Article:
The POC Ventral Lite is claimed to be the lightest road bike helmet the brand has ever made, weighing a claimed 180g for a size small helmet.
Alongside the helmet, POC has released the Supreme Rain Jacket – a semi-transparent, ultralight waterproof jacket that weighs a claimed 85g in a size medium and costs a heady £450 / $500 / €490.
POC Ventral Lite helmet
Said to be designed for riders that prioritise “weight and ventilation above all else”, the POC Ventral Lite is based on the shape of the Ventral Air.
To save weight, the EPS foam liner is exposed in certain areas, with the polycarbonate shell only used sparingly in key areas.
The chin strap is also slimmed down, losing the plastic splitter buckle for a simple sewn strap instead.
The size adjustment system is also said to have been optimised, though exactly how is not specified in the POC press release.
As with most helmets, the Ventral Air is available in several models to suit the various testing requirements of different territories around the world.
In a most welcome stroke of transparency, POC has actually supplied claimed weights for the helmet in each territory across all sizes (we can’t help but wonder why more brands don’t do this).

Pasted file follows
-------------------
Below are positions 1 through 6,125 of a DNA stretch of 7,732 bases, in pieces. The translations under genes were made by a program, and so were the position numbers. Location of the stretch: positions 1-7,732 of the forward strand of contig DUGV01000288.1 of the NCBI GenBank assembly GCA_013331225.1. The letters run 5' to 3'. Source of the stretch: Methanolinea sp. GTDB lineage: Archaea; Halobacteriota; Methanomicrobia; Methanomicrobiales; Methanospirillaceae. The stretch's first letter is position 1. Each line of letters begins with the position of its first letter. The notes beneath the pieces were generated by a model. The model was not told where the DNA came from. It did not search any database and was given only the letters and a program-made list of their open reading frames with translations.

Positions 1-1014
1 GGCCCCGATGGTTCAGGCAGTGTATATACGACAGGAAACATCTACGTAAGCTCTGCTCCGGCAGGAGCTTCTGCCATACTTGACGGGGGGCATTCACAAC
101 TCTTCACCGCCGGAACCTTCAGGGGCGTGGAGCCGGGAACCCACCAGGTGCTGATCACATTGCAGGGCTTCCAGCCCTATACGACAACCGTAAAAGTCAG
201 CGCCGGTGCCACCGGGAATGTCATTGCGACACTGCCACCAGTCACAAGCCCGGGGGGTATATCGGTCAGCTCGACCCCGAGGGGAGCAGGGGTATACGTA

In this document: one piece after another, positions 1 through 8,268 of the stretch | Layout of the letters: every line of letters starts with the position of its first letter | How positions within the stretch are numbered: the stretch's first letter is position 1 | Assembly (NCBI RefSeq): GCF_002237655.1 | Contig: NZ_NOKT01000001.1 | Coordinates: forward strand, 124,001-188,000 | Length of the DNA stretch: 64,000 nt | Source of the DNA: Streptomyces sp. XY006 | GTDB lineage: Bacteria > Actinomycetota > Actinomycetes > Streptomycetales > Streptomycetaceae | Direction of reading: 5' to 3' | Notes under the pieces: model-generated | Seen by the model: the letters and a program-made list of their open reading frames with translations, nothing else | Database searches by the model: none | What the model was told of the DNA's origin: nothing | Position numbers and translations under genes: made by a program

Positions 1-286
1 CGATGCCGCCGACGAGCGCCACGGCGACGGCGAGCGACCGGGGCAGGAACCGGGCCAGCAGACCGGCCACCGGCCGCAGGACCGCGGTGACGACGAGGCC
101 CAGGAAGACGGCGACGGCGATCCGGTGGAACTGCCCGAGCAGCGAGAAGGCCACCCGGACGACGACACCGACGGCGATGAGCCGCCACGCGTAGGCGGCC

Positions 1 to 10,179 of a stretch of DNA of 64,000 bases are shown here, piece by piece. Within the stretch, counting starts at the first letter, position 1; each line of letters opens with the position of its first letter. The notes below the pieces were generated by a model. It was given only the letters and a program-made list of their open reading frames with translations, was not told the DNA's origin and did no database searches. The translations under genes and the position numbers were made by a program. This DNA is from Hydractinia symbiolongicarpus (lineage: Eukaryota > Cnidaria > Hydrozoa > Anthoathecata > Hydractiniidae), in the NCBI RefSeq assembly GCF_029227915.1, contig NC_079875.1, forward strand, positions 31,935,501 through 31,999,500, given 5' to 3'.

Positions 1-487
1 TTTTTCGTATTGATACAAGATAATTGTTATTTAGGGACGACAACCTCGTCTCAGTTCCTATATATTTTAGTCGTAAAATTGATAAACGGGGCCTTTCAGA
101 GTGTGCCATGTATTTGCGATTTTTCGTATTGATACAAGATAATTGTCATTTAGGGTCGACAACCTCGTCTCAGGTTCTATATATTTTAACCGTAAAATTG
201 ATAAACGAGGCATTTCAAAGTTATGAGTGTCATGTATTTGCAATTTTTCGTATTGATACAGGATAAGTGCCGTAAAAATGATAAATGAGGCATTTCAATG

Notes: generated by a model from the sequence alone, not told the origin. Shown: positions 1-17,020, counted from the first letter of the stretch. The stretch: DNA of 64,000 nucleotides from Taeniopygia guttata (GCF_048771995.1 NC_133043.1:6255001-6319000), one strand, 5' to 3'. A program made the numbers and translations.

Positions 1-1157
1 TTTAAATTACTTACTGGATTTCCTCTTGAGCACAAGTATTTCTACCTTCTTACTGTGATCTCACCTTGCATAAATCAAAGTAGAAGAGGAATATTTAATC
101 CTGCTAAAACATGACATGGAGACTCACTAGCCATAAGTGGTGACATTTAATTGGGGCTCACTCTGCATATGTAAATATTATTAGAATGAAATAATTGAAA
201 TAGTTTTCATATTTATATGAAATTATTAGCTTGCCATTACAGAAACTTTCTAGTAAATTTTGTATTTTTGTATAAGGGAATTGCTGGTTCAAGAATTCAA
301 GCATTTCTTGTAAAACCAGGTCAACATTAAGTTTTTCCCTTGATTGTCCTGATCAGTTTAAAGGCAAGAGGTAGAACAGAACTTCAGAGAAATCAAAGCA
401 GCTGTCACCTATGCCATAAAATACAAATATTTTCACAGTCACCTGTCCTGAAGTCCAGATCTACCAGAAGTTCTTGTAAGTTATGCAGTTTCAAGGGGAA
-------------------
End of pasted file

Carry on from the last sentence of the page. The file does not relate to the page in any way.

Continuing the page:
|POC Ventral Lite EN1078B62||180g||190g||210g|
|POC Ventral Lite AS-NZS||210g||230g||250g|
|POC Ventral Lite CPSC 1203||220g||240g||270g|
The new helmet is available now direct from POC or via select retailers with an RRP of £240 / €270. The new helmet will be worn by EF Education – Nippo at Paris-Nice on the 7 March.
POC Supreme Rain Jacket
The POC Supreme Rain Jacket is a three-layer waterproof jacket with a claimed weight of 85g in a size medium.
Unlike some super-lightweight cycling jackets, the Supreme is designed for riding in the rain with a claimed hydrostatic head of 20,000mm and sealed seams.
The outermost layer of the jacket’s three-layer construction is made from a 10-denier knitted polyester fabric, which is said to provide a form-fitting overall fit. This is treated with a fluorocarbon-free DWR coating.
The Supreme’s fabric is semi-transparent, so provided you wear a suitably bright layer beneath, this jacket could offer better overall visibility in the rain compared to Gore-Tex’ Shakedry, which is pretty much only available in boring ol’ black (with a handful of exceptions).
POC describes the coil zipper as “water-resistant”, suggesting that in the prolonged downpours, it may soak through.
Unsurprisingly, all of this doesn’t come cheap and the jacket will set you back a lofty £450 / $500 / €490.